• Solomona case puts RFU in line for charge of hypocrisy

<span class="element-image__caption">Ben Curry, left, celebrates his try with team-mates during the Premiership match between Sale Sharks and Worcester Warriors.</span> <span class="element-image__credit">Photograph: Jan Kruger/Getty Images</span>
Ben Curry, left, celebrates his try with team-mates during the Premiership match between Sale Sharks and Worcester Warriors. Photograph: Jan Kruger/Getty Images

4) Saracens have the intensity of champions again

If they were a person, Saracens would be a nightmare to live with: they’re so bloody intense. It makes them a seriously good rugby team, though. What’s even more annoying is that they appear able to turn it on and off at will. So maybe they wouldn’t be so bad to live with, but you’d be walking on egg shells. We’re at the sharp end of the season so they’ve decided to switch it on. That’s three performances in a row of utter relentlessness since the Six Nations. Quins have as many England players, but not one was allowed so much as a point of view in this one-sided domestic at Wembley. Saracens may be third at the moment, but, let’s face it, they’re going to be champions again. And it probably won’t even be close. Michael Aylwin

• Saracens 40-19 Harlequins
• Billy Vunipola: ‘You build relationships by being vulnerable’

5) Gloucester remain in listless limbo

A 13th bonus point for the season for Gloucester came in their 14-16 defeat at Newcastle on Friday and while it was scarcely deserved, it tells its own story. Gloucester sit eighth and are crippled by inconsistency. They have been for a while and it seems as if they are in limbo, waiting for the proposed takeover by Mohed Altrad to go through, all the while watching their season peter out in front of them. Unlikely to reach the Champions Cup via their league position, Gloucester are still in the Challenge Cup but a semi-final trip to La Rochelle, the Top 14 leaders, is a daunting prospect. Gloucester are in need of something that breathes new life into them. Time will tell if the answer is Altrad’s millions. GM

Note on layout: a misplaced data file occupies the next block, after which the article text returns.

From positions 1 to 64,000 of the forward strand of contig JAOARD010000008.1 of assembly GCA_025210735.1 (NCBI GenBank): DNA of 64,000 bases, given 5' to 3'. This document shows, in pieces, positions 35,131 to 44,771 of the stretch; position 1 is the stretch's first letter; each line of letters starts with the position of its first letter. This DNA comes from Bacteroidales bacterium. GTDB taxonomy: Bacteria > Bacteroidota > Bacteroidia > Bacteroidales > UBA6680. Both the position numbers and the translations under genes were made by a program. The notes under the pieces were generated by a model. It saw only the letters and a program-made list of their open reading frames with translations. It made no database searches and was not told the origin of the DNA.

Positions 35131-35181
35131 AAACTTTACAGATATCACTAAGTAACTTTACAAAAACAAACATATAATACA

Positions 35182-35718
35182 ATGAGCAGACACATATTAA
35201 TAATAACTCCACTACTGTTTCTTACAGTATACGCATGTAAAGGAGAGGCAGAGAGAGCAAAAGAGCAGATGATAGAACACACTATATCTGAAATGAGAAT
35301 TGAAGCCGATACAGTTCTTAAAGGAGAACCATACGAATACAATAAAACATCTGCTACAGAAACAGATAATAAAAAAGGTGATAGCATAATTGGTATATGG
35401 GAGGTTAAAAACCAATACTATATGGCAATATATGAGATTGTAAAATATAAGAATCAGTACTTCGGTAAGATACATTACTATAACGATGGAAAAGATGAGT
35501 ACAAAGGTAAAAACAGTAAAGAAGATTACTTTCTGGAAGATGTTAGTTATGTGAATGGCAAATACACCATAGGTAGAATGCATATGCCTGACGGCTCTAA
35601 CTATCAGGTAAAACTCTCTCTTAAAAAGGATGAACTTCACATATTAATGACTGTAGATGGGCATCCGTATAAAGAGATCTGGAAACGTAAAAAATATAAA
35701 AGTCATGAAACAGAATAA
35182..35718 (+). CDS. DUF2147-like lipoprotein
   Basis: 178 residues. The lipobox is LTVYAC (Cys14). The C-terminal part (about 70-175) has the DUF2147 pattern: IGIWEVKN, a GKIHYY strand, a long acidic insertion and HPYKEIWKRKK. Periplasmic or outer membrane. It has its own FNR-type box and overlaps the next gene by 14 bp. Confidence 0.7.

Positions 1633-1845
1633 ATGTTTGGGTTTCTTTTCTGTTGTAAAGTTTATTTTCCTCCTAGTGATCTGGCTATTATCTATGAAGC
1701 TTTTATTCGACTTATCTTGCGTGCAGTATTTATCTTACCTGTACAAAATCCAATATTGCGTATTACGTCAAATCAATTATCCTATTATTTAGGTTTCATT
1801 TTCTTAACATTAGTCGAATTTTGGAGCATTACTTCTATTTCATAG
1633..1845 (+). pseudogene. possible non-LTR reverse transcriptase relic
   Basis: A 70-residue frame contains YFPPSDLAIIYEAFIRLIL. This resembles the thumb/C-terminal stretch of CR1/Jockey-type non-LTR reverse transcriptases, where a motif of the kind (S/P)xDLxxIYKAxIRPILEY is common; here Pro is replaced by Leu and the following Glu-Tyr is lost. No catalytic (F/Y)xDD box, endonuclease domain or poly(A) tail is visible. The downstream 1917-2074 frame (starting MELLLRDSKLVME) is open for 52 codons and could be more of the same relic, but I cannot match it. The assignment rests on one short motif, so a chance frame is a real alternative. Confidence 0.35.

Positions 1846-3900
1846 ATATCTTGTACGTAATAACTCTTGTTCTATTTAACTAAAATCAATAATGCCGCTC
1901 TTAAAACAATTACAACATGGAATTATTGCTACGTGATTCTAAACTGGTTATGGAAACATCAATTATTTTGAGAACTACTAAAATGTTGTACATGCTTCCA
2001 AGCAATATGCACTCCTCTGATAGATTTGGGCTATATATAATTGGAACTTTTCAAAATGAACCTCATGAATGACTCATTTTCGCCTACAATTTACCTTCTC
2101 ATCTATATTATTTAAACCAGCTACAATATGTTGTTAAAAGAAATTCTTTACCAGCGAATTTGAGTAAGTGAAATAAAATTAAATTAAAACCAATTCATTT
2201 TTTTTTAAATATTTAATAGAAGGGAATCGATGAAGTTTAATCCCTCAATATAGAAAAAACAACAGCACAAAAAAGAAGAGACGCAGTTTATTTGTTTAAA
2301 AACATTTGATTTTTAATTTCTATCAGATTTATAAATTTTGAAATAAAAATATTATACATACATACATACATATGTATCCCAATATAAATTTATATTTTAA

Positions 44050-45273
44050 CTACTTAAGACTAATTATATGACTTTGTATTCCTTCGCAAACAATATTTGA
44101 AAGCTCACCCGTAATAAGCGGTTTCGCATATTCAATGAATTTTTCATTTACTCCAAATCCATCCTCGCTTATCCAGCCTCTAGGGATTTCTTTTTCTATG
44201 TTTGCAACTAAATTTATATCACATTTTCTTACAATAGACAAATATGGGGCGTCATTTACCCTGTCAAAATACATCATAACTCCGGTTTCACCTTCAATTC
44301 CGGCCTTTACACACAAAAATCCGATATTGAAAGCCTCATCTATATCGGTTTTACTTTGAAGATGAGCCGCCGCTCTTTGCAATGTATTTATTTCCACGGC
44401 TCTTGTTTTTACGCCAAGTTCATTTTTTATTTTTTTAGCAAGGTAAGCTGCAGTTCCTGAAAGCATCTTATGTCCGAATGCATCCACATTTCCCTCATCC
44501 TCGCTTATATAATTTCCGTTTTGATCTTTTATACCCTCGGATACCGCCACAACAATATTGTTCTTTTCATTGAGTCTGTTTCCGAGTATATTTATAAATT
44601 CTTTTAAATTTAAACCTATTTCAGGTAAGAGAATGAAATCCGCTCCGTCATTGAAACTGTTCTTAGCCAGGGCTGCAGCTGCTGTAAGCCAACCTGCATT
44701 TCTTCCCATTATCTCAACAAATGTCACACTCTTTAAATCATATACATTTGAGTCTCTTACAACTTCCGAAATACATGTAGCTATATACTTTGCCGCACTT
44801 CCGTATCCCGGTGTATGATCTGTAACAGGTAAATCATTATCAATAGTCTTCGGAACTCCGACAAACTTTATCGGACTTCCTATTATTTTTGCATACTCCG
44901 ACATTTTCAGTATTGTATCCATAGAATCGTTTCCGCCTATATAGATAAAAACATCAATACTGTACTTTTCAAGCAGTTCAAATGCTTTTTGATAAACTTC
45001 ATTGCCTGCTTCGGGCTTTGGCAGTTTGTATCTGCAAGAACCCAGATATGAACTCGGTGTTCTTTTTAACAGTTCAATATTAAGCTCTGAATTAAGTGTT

• Montpellier owner’s interest in Gloucester prompts concern

<span class="element-image__caption">Montpellier’s president Mohed Altrad is attempting to purchase a stake in Gloucester.</span> <span class="element-image__credit">Photograph: Pascal Guyot/AFP/Getty Images</span>
Montpellier’s president Mohed Altrad is attempting to purchase a stake in Gloucester. Photograph: Pascal Guyot/AFP/Getty Images

6) Where is the logic in Wade’s international exclusion?

Christian Wade. An extraordinary match of nine tries and a last-gasp winner, but Christian Wade. England boast the two best attacking wingers in Europe in Wade and Chris Ashton, and neither can earn a decent break on the international front. George North is supposed to be one of the best wingers in the world, and Wade turned him inside and out, so where’s the logic in the latter’s ongoing exclusion? The club game is different from the international, but it’s not that different. Dai Young repeated again that Wade is an international player, and that any complaints about his defence are about two years out of date. And anyway, who are all these defensively sound wingers? North isn’t one, and he’s done all right. Wingers partake in duels of attack. Ashton and Wade are way out in front on that score. MA

• Wasps 32-30 Northampton